Agency demands Norway clean-up crash site

Sweden’s National Property Board (Statens Fastighetsverk, SFV) that owns the land on Kebnekaise where the Norwegian Hercules plane went down in March is demanding that the Swedish government asks Norway clear up the mess caused by the crash.

Agency demands Norway clean-up crash site

“The responsibility for the clearing up of the crash site ought to fall on the owners of the aircraft, in this case the Norwegian state,” the agency wrote in a letter to the ministry of Social Affairs according to newspaper Dagens Nyheter (DN).

The aircraft went missing when it was on its way from Evenes in northern Norway to Kiruna in the far north of Sweden on March 15th.

At the time, the Hercules was participating in the Cold Response military training exercise taking place over northern Norway which was scheduled to run from March 12th to March 21st and included 16,000 soldiers from 15 countries.

Two days later, wreckage as well as body parts from the five deceased crew members, were found on the east and west sides of the Kebnekaise Massive at an altitude of more than 1,500 metres.

The salvage work has taken some time but the area is still in need of a clear-up from debris and other equipment.

Also, despite the fact that quite a large amount of aircraft fuel leaked out over the mountain area, the County Administrative Board (Länsstyrelsen) didn’t think that any acute environmental measures had to be taken to clean up the spill at the time.

And after speaking to the Norwegian Armed Forces the agency has concluded that the demand for a Norwegian sanitization project should be addressed to the Norwegian embassy in Stockholm, and needs to come from the Swedish government rather than one of its agencies.

“SFV therefore requests that the government propose to the Norwegian state that they take the necessary steps to sanitize the area of the crash site on Kebnekaise to the purpose of clearing the area of wreckage, equipment and potential environmental hazards,” the agency wrote.

TT/Rebecca Martin

Member comments

Log in here to leave a comment.
Become a Member to leave a comment.


Tourists to get more help in Swedish mountains

Mountain safety for tourists is set to improve in Sweden, with authorities introducing more signposting and guides in English as rising numbers of foreigners head for the hills.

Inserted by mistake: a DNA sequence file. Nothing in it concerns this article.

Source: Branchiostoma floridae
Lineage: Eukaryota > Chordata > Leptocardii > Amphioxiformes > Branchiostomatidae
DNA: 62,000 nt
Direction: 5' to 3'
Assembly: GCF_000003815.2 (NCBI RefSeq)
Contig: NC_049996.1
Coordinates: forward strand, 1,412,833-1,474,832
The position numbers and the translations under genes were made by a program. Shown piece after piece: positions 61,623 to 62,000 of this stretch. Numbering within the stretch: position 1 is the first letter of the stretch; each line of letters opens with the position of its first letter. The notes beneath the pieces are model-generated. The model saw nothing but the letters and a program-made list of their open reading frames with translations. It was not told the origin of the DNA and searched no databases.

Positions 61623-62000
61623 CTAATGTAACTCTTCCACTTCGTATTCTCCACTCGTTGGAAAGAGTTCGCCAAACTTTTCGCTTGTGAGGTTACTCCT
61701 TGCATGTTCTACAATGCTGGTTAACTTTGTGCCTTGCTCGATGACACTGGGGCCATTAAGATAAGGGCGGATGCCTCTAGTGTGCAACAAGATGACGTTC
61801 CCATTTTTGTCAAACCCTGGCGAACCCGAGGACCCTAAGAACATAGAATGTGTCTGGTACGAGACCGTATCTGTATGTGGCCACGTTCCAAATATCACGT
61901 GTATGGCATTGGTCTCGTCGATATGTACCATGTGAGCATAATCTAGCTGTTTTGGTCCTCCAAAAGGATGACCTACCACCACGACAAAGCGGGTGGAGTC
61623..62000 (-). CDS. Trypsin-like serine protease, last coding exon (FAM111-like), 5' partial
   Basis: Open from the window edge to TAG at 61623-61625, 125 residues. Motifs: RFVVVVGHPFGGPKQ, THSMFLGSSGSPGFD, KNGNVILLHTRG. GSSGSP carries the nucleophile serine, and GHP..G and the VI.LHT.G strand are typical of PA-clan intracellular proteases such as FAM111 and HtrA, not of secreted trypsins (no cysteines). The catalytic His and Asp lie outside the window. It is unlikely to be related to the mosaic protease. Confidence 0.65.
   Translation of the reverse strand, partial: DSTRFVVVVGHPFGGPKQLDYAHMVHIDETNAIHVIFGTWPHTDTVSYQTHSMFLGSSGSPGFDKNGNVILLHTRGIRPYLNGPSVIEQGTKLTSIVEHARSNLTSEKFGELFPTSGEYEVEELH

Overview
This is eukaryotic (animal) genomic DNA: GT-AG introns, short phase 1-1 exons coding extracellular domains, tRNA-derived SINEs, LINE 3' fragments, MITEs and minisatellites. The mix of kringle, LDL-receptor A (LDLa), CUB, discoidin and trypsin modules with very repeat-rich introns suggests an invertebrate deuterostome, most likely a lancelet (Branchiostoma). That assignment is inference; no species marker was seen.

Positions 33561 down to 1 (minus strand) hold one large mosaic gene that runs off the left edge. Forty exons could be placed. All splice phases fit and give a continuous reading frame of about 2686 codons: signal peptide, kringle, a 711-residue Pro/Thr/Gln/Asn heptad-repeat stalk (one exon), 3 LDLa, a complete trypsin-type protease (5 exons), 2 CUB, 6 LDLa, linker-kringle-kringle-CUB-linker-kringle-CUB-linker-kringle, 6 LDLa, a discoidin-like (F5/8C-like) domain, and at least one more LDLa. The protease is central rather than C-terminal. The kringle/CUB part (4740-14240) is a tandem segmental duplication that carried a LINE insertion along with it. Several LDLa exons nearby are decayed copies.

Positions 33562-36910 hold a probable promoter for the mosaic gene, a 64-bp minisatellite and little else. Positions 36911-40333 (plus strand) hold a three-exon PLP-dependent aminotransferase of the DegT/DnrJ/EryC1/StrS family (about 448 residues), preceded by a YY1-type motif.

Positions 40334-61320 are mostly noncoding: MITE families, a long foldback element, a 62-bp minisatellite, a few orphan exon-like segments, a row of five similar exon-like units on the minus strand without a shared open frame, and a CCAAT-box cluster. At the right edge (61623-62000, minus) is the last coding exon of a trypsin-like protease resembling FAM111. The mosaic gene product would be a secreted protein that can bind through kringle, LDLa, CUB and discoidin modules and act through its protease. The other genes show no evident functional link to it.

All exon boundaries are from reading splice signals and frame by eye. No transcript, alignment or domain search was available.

Tourists to get more help in Swedish mountains
Hikers in northern Sweden. Photo: Fjällsäkerhetsrådet

Around 800,000 people are expected to visit Sweden's mountain areas this season, with up to 20 percent coming from abroad, according to the Mountain Safety Council of Sweden (Fjällsäkerhetsrådet).

Dutch followed by German travellers are set to make up the majority of foreign visitors.

The Mountain Safety Council of Sweden says it is increasing the amount of mountain safety information in English as a result of the influx of travellers.

All shelters in Sweden are set to get guidelines in the global language and will be provided with journals so that visitors can record their names and next planned destinations, to help authorities keep track of tourists who end up getting lost.

Mountain safety officials say the advice for backpackers will include advice on handling the long distances, colder climate and poor cell phone reception that can characterize expeditions in Sweden, where snow remains on the ground in some areas during July and August.

A hike in northern Sweden can include snow even during summer. Photo: Fjällsäkerhetsrådet

READ ALSO: Top five tips for climbing Sweden's Kebnekaise

“Visitors have to be able to choose suitable equipment, the right things to wear and not pack their bags too heavily,” Per-Olov Wikberg, coordinator at the Mountain Safety Council of Sweden tells The Local.

“They also need proper weather forecasts available in English and correct directions in order to follow the tracks…then they’ll be perfectly fine,” he adds.

According to Wikberg, the most popular summer activities in Sweden's mountainous regions include hiking along the Kungsleden track in the far north of the country, biking, and kayaking. Both camping and staying in the area's small hotels are popular.

“I believe people come here to explore the nature that you can’t find in most other parts of Europe,” he says.

“Apart from for example Sweden’s highest peak Kebnekaise, it’s the vastness of the land, peace and quiet as well as the differently challenging tracks that appeal to many.”

Some of the most popular summer hotspots in the mountains include Fulufjället next to eastern Norway, Sånfjället in mid-Sweden, Sarek in the far north and the area around Åre, which is also the country's biggest ski resort in winter.

Research by Elin Jönsson